My background is as a PC Hardware Technician, as the role used to be described, and I learnt far more from a night course I did at AUT in 1994 (ATI as it was known then) run by a Lecturer from their Engineering department. By the second night he was describing calling interrupts in software programs in Dos, and referencing standard BIOS functions in Assembler. Sadly AUT is so corporate and hipster now that I doubt they could offer a course of the level of quality as the extremely comprehensive "Certificate in IBM PC servicing" delivered back then.

 

I've been out of work a long time, which makes my situation worse, but to the OP - I learnt far more about the hardware side of things from a combination of constant self-learning, being an electronics hobbyist, and working for myself and a few other small businesses over the years. Sometimes for free as in work experience too. In my opinion practical experience trumps theory and formal education most of the time, but sadly recruitment agencies and HR departments think in terms of certification acronym lists and who you have worked for already.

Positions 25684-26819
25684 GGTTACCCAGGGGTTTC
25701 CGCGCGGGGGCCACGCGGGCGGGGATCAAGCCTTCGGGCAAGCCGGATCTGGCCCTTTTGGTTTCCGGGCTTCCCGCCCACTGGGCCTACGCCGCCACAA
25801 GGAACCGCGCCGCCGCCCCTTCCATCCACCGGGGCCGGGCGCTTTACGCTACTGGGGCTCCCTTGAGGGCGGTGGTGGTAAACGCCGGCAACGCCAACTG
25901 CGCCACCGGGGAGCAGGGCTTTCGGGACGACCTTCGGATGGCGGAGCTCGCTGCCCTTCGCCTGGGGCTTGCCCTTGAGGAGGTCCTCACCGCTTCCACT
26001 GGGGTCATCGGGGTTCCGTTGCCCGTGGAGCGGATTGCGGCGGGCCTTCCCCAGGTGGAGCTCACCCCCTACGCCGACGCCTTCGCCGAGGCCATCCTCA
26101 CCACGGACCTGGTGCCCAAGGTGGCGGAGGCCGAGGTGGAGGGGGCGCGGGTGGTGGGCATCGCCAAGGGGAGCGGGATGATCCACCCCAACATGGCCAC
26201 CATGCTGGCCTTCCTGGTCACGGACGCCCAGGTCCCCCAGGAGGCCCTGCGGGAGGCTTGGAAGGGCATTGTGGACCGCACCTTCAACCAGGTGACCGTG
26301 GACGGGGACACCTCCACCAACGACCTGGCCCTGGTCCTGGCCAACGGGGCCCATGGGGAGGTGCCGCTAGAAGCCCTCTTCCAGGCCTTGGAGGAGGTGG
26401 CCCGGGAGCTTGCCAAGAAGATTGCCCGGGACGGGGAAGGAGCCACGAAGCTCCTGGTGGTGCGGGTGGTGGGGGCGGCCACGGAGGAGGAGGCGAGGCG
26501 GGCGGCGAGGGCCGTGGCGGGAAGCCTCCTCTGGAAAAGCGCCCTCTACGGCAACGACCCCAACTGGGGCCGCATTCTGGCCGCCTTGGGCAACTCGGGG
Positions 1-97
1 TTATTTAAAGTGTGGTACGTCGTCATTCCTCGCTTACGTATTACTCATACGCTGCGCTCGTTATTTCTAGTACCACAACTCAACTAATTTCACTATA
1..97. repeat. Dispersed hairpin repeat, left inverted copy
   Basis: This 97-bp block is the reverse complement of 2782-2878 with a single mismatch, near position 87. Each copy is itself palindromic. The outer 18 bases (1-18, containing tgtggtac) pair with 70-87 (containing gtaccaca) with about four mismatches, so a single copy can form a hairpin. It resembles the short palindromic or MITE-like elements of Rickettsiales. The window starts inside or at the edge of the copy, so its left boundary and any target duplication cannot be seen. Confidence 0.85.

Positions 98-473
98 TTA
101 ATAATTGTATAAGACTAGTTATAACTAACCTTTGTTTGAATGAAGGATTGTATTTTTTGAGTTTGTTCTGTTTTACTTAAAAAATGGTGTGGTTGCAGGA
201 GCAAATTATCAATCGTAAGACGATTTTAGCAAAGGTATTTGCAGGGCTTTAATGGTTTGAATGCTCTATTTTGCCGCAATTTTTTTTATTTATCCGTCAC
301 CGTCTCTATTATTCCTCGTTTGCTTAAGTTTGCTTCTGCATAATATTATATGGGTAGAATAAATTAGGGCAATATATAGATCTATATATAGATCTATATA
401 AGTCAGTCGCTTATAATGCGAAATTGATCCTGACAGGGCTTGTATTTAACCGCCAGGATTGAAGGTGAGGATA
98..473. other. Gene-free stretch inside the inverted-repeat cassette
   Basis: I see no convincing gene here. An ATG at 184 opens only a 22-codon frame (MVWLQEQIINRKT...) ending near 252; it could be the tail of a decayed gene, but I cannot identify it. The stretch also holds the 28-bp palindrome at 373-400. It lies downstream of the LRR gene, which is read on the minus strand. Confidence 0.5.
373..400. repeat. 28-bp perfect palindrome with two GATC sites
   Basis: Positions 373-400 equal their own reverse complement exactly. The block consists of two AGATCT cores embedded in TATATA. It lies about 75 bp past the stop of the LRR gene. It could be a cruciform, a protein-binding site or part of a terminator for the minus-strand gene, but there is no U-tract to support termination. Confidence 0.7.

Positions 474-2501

I think sometimes the tall poppy syndrome applies quite strongly to our burgeoning high tech sector in this country, and that more Kiwi's need to offer a hand-up to each other instead of suggesting "send more applications" or "you aren't trying hard enough". To get a foot in the door here is about who you know more than what you know sadly I think. So the more the OP can network with others the better. Meetup groups would probably be a really good way to scope out where opportunities are to be found, and sometimes even the right pub carefully selected near some prominent businesses could be a plan as well.


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  Reply # 2198461 15-Mar-2019 10:43
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Am trying to help a friend get a entry - lower mid level IT / IT support role / network hardware role, if anyone is hiring here, please help out, his visa is almost run out, he needs a job else he would need to head back home.